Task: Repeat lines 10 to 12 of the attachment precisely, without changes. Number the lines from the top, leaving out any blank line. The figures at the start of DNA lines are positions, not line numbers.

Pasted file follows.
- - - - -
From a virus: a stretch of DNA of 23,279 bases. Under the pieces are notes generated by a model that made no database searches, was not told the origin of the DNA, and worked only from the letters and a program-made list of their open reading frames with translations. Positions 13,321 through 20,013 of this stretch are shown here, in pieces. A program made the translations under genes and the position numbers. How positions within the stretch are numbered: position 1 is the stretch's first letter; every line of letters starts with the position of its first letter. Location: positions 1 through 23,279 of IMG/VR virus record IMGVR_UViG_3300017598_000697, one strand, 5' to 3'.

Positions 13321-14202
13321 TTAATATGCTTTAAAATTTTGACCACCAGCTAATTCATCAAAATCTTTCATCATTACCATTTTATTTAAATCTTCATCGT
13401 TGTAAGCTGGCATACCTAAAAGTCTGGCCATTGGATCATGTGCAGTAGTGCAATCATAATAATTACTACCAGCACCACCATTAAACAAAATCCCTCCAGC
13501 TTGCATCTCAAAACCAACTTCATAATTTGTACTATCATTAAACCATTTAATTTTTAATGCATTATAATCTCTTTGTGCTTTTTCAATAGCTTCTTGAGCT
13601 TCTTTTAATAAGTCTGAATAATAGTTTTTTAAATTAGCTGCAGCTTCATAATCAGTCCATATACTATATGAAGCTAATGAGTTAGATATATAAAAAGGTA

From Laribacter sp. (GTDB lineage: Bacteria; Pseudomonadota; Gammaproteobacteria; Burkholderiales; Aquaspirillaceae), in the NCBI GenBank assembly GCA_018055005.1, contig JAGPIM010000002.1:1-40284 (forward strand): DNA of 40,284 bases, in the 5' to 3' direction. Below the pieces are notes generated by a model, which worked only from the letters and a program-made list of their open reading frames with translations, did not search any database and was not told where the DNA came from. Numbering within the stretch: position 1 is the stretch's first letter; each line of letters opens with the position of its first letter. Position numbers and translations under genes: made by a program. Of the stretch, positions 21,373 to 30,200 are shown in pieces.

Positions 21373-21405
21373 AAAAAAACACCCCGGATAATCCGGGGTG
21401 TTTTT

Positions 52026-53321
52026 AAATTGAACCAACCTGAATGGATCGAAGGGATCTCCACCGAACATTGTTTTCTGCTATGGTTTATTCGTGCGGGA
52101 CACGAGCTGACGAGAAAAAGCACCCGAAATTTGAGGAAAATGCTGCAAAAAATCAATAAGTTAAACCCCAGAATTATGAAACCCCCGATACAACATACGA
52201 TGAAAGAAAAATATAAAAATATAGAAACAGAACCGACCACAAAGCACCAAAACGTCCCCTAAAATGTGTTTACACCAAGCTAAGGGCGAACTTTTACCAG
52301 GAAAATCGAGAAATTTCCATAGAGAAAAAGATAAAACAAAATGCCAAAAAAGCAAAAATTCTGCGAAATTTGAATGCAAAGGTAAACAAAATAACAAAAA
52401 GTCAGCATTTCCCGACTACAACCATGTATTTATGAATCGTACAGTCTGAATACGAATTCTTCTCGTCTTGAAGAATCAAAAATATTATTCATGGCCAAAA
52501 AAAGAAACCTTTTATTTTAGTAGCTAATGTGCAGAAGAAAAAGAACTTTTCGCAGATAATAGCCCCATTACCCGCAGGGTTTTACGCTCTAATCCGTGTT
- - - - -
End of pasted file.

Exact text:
21401 TTTTT

Positions 52026-53321
52026 AAATTGAACCAACCTGAATGGATCGAAGGGATCTCCACCGAACATTGTTTTCTGCTATGGTTTATTCGTGCGGGA